Machiavelli: The Prince
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Editorial note; Introduction; Principal events in Machiavelli's life; Bibliographical note; Translator's note; Map: northern and central Italy, c.1500; Dedicatory letter: Niccolo Machiavelli to His Magnificence Lorenzo de' Medici; 1. How many kinds of principality there are, and by what means they are acquired; 2. Hereditary principalities; 3. Mixed principalities; 4. Why the Kingdom of Darius, which Alexander occupied, did not rebel against his successors after Alexander's death; 5. By what means cities or provinces that lived under their own laws before they were occupied ought to be administered; 6. New principalities acquired by one's own arms and ability; 7. New principalities acquired through the arms and fortune of others; 8. Those who become rulers through crime; 9. The civil principality; 10. In what ways the strengths of all principalities should be measured; 11. Ecclesiastical principalities; 12. How many kinds of soldiers there are, and mercenary troops; 13. Auxiliaries, mixed troops and one's own troops; 14. How a ruler should act concerning military matters; 15. The things for which men, and especially rulers, are praised or blamed; 16. Liberality and parsimony; 17. Cruelty and mercifulness; and whether it is better to be loved than feared, or the contrary; 18. In what way rulers should keep their promises; 19. How contempt and hatred should be avoided; 20. Whether building fortresses, and many other things that rulers frequently do, are useful or useless; 21. What a ruler should do in order to be thought outstanding; 22. On those whom rulers employ in secret matters; 23. How flatterers should be shunned; 24. Why the rulers of Italy have lost their states; 25. How much control fortune has over human affairs, and by what means she can be resisted; 26. An exhortation to seize possession of Italy and assert her liberty from the barbarians; Appendix A. Letters relevant to The Prince; Appendix B. Notes on the vocabulary of The Prince; Biographical notes; Index of subjects; Index of proper names.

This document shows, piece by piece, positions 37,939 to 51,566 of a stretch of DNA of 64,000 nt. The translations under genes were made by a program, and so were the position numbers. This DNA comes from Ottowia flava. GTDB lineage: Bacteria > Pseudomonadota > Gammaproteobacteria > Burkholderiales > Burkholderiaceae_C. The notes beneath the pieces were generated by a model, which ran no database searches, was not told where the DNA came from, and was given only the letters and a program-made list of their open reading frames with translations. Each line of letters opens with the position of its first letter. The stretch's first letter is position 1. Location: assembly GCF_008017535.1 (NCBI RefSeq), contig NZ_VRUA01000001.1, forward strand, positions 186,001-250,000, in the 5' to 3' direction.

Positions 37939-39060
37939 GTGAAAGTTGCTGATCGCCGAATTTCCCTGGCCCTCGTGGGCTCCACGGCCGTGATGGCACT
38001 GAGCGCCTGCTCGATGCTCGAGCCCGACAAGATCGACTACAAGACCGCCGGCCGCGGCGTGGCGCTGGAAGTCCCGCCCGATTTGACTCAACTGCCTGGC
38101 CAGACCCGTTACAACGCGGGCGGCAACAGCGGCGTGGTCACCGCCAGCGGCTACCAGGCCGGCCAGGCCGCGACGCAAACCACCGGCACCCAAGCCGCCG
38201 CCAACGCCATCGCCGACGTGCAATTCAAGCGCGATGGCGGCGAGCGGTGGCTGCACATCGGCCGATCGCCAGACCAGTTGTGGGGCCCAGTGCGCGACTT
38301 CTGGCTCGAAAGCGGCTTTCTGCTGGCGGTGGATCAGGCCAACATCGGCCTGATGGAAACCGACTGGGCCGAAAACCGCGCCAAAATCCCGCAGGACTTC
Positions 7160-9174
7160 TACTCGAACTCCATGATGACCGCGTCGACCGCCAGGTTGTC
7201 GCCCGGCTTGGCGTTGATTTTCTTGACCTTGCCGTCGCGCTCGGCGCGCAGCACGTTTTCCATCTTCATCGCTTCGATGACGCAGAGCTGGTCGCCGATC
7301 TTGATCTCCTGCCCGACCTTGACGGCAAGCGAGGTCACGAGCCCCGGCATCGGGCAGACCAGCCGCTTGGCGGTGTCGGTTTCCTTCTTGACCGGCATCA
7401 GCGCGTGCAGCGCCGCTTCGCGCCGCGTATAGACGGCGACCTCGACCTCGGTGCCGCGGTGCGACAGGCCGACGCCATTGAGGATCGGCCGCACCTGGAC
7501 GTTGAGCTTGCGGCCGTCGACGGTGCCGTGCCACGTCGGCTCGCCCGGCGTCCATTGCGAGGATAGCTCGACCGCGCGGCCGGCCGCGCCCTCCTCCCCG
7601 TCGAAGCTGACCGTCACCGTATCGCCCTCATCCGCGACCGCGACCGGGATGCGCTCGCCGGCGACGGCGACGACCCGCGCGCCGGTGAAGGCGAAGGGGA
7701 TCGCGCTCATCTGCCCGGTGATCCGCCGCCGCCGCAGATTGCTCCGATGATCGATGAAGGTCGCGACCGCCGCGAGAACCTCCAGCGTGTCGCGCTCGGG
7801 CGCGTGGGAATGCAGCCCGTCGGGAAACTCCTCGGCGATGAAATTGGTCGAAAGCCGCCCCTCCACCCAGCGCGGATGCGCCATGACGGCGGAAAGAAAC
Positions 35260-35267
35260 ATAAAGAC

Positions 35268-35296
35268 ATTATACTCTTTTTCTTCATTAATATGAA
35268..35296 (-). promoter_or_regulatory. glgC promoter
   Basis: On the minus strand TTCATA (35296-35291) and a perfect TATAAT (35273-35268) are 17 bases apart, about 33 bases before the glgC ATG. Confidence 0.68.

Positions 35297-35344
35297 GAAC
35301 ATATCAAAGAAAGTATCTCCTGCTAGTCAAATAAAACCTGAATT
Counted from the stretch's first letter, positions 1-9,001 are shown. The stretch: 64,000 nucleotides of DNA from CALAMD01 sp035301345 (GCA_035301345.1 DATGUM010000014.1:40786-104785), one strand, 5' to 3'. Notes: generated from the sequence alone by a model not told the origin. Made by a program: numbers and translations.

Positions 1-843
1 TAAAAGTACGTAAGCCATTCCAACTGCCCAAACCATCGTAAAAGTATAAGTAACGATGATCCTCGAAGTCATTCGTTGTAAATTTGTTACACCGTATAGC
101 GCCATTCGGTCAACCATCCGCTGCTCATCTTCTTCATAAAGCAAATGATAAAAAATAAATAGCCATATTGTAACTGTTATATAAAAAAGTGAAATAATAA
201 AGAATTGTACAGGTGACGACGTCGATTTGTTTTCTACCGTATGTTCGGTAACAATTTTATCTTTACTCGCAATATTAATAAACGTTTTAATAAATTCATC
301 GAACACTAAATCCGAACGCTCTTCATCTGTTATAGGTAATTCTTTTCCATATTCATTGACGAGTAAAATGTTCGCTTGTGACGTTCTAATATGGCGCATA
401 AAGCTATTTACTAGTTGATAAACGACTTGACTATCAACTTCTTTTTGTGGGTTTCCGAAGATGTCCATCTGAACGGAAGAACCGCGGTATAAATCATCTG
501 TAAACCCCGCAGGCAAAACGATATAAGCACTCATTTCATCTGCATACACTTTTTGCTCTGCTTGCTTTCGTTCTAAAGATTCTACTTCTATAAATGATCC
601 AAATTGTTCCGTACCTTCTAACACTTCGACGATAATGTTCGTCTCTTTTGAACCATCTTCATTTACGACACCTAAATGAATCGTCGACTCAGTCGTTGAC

Fully updated for the first time after thirty years, this new edition includes a thoroughly revised introduction by Quentin Skinner.